Green’s purpose here is to depict a late medieval power-monger and power-broker. The Black Prince’s life plays out like a Shakespearean historical drama. He was not just the heir to the throne of England, he was the son of one of the most powerful kings in English history, from whom he learned all the intricacies of rule, among other things how to deal with nobles, peasants, and everyone in between. He learned how to fight alongside and lead soldiers, perhaps from his father but certainly from long experience of fighting. He respected the Church leaders but knew also how to use them to legitimize his actions. He understood the need for heraldic and chivalric rituals and displays, participating in and sponsoring them. He almost always behaved in a way that would be perceived as “dutiful.” Yet, unusually, he considered the dynastic requirements to marry for the sake of alliance or geographical expansion to be less important than marrying for love, to Joan, the Countess of Kent, a widow who was renowned for her beauty but offered little more to the prince or the royal family--she was also his cousin, which required papal absolution of his incest. Finally, he also anticipated his historical importance, allowing a chronicler/biographer close access to him; unfortunately, this man is known to us only by his title, the Herald of Sir John Chandos.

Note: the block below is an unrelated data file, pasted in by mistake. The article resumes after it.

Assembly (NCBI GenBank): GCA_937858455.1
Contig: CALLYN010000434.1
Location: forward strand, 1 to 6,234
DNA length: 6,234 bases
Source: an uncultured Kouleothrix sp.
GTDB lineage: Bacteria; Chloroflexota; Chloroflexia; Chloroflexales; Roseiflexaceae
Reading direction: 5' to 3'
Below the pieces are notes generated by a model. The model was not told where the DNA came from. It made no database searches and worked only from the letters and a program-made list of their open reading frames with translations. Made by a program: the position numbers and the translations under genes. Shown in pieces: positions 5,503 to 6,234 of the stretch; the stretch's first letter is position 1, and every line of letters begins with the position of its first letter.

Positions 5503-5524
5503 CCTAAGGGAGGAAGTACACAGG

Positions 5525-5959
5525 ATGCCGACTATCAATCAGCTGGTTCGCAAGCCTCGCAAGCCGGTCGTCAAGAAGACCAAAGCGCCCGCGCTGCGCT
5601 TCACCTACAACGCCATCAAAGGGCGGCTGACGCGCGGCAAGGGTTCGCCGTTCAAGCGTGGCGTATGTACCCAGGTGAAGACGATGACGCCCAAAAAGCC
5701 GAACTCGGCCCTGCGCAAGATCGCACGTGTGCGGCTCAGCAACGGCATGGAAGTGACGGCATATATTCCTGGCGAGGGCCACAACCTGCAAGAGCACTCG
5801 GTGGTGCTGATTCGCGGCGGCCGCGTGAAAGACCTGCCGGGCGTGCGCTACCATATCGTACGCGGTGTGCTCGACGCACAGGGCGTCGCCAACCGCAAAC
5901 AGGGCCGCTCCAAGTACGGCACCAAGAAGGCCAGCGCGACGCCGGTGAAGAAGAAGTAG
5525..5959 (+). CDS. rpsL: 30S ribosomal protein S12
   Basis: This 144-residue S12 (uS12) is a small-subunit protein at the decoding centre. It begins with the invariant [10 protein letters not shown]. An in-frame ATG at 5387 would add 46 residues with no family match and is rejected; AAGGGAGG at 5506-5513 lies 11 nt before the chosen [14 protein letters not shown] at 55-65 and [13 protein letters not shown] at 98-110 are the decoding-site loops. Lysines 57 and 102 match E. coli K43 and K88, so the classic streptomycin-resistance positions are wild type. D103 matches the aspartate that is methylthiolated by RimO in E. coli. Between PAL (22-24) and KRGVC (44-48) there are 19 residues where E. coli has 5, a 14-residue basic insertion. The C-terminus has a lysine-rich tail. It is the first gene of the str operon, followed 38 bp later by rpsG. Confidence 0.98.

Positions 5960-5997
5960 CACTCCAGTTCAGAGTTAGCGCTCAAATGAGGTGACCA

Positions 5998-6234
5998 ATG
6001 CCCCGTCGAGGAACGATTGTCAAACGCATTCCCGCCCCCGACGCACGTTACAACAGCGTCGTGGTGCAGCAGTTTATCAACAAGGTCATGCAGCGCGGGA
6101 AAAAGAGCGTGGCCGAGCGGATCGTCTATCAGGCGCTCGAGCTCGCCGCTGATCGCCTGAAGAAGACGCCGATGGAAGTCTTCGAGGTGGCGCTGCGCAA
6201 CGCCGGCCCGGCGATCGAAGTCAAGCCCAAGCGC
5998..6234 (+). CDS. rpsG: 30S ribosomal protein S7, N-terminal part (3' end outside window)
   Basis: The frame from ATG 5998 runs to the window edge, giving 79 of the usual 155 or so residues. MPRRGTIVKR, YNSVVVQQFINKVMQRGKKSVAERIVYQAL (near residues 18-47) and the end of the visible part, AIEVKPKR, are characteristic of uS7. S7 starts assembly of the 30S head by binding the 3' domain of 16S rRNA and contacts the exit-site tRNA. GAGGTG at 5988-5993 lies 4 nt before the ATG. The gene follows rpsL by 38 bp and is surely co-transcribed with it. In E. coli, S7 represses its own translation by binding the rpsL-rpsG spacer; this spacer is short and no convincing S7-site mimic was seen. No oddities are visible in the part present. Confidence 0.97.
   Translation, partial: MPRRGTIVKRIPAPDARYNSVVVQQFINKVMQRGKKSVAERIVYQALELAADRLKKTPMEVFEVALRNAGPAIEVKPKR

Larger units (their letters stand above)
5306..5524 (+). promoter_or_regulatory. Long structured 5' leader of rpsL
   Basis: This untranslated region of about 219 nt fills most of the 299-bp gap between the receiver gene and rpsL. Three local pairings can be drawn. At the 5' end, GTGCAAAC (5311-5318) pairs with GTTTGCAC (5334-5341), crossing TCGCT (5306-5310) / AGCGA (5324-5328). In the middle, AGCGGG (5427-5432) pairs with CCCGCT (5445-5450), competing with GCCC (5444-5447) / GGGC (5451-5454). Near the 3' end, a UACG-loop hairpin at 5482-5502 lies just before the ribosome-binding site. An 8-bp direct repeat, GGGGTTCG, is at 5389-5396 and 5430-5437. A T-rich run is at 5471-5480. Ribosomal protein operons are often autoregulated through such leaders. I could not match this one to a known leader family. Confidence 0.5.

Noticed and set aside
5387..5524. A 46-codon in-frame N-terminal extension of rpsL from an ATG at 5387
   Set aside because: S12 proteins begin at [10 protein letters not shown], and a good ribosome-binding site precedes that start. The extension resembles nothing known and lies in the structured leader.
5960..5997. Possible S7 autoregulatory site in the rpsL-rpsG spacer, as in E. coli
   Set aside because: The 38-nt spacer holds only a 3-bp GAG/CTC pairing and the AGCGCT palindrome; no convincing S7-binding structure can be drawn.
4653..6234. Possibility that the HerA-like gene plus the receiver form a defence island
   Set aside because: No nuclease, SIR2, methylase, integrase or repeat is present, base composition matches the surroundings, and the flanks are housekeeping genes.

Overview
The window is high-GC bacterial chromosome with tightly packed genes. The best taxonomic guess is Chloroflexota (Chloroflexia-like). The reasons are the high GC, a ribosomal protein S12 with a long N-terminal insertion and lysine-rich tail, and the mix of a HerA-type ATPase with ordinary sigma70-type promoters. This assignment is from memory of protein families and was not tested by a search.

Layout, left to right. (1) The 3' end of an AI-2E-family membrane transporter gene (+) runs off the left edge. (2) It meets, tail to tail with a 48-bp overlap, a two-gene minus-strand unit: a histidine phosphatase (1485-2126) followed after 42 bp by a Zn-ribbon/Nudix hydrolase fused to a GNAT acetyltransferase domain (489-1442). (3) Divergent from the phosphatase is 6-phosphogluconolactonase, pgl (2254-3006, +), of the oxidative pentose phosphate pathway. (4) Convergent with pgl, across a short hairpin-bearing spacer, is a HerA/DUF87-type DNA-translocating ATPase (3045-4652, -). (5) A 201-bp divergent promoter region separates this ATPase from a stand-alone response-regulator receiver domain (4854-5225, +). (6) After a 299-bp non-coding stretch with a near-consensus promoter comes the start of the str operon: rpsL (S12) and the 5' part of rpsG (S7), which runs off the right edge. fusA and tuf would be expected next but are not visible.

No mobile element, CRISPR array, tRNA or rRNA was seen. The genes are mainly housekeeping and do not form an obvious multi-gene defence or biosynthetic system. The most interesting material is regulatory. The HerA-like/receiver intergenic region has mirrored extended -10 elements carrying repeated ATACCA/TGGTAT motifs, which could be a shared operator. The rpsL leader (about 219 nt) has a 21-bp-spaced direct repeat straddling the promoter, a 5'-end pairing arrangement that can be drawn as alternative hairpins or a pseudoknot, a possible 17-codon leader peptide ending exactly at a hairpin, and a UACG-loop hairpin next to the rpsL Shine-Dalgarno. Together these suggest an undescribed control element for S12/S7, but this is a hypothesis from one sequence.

But, as with almost all histories of medieval English individuals, the question must be asked: can the biographer convince the reader that the person written about is important enough to serve as a pan-European archetype of the role proposed for him (her)? In this case, does David Green place the Black Prince in sufficient context and with sufficient historical detail to warrant his portrayal as an example of late medieval power? After all, during the Middle Ages England had a relatively small population, weak economy, and, with transportation and communication difficulties, was distanced from continental European politics and ecclesiastical leadership --whether in Rome or Avignon. Modern interest in medieval England has sometimes skewed the kingdom’s actual importance. But not in Green’s book. Here truly is a figure of importance throughout all of Europe, whose name and reputation were known from Iberia to the Byzantine Empire and from Scandinavia to Italy. In understanding the character of the Black Prince one answers, among other things, the very important question of how England, certainly smaller, poorer, and more distant from the centers of power, could time and time again have defeated the larger, richer, and more politically and ecclesiastically important France. This is an important and very well-done biography!
. Adam Murimuth, Continuatio chronicarum, ed. Edward Maunde Thompson (London: Eyre and Spottiswoode, 1889), 246.
(Adam Murimuth, Continuatio chronicarum, ed. Edward Maunde Thompson (London: Eyre and Spottiswoode, 1889), p. 246)